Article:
Two Jordanians Recount Horrors of Detention in Syrian Regime Prisons

Allawi al-Bashasha said that he was only in Syria for a visit when he was arrested and imprisoned for 31 days reports Asharq al-Awsat.

Months after his release from Syrian-regime controlled jail, a Jordanian national recounted the 31 days of horrors he endured at the facility. 

Allawi al-Bashasha told Asharq Al-Awsat that he witnessed conditions that would have been impossible for humans to endure. 

He was arrested on the same day that the border crossing between Jordan and Syria was reopened in October, while he was simply seeking to visit Damascus. 

Bashasha described the “never-ending nightmare” at Syrian security centers, saying he was held without any charge. He was barred from contacting his family, adding however, that Jordanian prisoners were treated better than prisoners from other nationalities. 

Upon his arrest, he was held at the political security center in Daraa city on the border with Jordan. He was previously barred from traveling to Syria over financial cases, which were included in an eventual pardon by the regime. 

Bashasha’s long series of interrogations and investigations by the regime started in Daraa, continued in the al-Fayha political security center in Damascus and ended at the Air Force Intelligence Directorate. There, detainees are not addressed by their name, but are given a number, which the prisoner is expected to memorize. Several detainees are held in a cell that is barely over a meter squared in size. At one point, recalled Bashaha, he was held with five other people.

He added that the Syrian authorities were not cruel to him in jail given that the case against him was far removed from terrorism suspicions or insulting regime leader Bashar Assad. These two charges will lead to torture. 

Despite the “milder” treatment, Bashaha said that life in Syrian jails was “beyond human comprehension”. He stated that inmates are hardly given any food and they are forced to use the bathroom only twice per day and personal hygiene needs were withheld from them. 

Bashasha spent long days wondering he will die in prison, until investigators interrogated him over his financial case. After his testimony, he was moved to another prison where inmates informed him that detainees moved to that facility often end up being released.

Bashasha was unaware at the time that MP Khaled Abu Hassan, of Jordan’s al-Ramtha city where the prisoner hails from, was mediating for his release. He dispatched a parliamentary delegation to Damascus in November to ask Assad for his release. Abu Hassan would later accompany Bashasha as he departed Syria.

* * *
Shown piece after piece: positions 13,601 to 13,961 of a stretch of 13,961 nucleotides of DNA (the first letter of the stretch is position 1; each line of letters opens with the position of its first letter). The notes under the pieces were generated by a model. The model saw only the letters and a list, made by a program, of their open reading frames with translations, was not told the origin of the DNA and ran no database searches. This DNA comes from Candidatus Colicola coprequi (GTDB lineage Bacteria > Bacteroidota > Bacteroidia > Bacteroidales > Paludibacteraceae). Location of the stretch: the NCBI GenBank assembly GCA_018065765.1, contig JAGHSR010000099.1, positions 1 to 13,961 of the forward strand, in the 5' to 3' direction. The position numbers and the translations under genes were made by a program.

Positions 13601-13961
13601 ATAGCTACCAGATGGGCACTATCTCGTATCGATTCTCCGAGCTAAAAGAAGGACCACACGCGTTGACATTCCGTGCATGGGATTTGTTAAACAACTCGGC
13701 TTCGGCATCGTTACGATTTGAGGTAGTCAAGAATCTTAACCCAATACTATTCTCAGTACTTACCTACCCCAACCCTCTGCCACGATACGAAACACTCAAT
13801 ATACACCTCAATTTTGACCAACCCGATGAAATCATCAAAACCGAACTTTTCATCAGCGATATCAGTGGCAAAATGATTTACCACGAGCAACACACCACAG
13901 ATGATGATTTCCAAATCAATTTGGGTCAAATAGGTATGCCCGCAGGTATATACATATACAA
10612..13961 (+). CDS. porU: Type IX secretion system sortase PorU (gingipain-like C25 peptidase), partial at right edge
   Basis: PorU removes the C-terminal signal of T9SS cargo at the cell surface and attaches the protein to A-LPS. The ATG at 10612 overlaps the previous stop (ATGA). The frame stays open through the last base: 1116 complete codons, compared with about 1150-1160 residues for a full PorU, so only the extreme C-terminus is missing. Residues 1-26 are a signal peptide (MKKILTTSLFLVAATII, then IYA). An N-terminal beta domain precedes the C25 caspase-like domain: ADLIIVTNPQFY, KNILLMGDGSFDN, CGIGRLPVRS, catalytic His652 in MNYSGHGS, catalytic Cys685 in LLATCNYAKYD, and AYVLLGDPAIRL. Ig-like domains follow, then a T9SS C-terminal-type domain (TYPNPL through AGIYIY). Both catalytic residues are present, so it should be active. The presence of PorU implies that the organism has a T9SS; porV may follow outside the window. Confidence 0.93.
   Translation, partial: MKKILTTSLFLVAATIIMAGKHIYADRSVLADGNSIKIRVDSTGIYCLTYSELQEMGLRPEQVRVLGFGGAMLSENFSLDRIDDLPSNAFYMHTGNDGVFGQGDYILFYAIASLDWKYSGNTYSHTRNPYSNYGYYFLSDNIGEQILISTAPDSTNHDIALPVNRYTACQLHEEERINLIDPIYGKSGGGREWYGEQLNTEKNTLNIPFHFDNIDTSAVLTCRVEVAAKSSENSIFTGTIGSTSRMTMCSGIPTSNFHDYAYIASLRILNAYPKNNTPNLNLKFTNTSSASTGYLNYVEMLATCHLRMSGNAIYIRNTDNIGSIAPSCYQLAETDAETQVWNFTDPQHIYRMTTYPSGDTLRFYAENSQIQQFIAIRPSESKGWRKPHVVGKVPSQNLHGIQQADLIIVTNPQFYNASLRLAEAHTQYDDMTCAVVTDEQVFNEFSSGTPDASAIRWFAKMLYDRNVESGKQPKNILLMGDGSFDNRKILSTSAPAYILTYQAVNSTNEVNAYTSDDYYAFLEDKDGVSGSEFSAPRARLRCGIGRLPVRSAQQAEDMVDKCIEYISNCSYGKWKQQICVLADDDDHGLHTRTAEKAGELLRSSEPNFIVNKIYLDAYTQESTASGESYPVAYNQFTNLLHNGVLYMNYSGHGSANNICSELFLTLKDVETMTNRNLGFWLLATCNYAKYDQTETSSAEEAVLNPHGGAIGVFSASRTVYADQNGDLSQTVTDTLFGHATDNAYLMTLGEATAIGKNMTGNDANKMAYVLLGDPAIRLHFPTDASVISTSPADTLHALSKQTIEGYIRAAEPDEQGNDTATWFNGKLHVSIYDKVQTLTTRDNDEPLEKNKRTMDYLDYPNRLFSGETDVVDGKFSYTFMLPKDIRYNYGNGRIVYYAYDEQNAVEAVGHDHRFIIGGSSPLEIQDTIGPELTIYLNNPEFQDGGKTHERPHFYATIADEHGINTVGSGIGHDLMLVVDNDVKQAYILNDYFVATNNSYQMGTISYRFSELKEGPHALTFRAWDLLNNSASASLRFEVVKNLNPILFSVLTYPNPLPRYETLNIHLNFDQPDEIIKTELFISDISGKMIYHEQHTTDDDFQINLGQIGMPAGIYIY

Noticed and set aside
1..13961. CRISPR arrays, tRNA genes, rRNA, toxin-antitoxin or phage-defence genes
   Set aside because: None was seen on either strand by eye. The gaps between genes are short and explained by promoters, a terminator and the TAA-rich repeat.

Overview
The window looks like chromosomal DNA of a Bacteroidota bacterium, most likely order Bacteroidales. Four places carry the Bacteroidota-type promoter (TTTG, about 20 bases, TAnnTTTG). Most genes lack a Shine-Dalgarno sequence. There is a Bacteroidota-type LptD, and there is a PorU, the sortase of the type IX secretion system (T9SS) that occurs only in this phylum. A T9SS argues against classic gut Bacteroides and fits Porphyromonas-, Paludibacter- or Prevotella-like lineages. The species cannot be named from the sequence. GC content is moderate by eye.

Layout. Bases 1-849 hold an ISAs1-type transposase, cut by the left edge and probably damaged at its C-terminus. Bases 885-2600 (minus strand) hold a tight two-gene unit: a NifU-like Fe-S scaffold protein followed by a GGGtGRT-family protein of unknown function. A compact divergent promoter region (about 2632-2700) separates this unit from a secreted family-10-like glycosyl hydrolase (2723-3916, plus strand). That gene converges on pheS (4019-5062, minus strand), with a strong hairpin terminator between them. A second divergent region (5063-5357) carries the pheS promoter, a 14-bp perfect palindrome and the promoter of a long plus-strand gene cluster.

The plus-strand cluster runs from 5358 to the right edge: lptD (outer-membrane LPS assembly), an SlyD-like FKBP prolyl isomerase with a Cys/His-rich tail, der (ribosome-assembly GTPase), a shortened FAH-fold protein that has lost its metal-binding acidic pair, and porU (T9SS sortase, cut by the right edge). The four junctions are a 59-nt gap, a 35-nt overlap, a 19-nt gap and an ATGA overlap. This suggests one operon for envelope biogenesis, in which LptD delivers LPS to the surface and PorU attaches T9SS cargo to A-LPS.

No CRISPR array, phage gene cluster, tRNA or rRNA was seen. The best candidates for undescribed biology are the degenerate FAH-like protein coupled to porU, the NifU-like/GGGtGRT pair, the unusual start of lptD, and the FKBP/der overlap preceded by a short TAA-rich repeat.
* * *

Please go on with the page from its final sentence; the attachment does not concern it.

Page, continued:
In the new prison, Bashasha said that conditions improved. Wardens allowed him to use the bathroom and take a shower. He was given food and clean clothes. Soon after, the order for his release was issued on condition that he inform authorities of the exact location he would be staying in Damascus. 

Bashasha was one of 45 Jordanians who were arrested when the border between Syria and Jordan was reopened. Amman announced recently that eight of the detainees have since been released.

Four chose to remain in Syria and four returned to their country, Jordanian MP Tareq Khoury told Asharq Al-Awsat.

Bashar Sabri Rabih was among those who chose to return home. He was released in early April and was held for about a month. He told Asharq Al-Awsat that he was imprisoned simply for using his mobile phone camera to take pictures of tourist sites. He was accused by Syrian security forces of photographing a security checkpoint.

He said that he was not tortured during investigations. He was first interrogated by the security forces in Suweida, where he was held for eight days. He was moved to Damascus where he was held for 23 days with some 50 other detainees. He recalled how prisoners were barred by the guards from performing prayer.

He was eventually set free, but the circumstances surrounding his release were not disclosed. “They released me, returned my car and I able to return to Jordan,” he remarked.

 

Responsibility for the information and views set out in this article lies entirely with the author.

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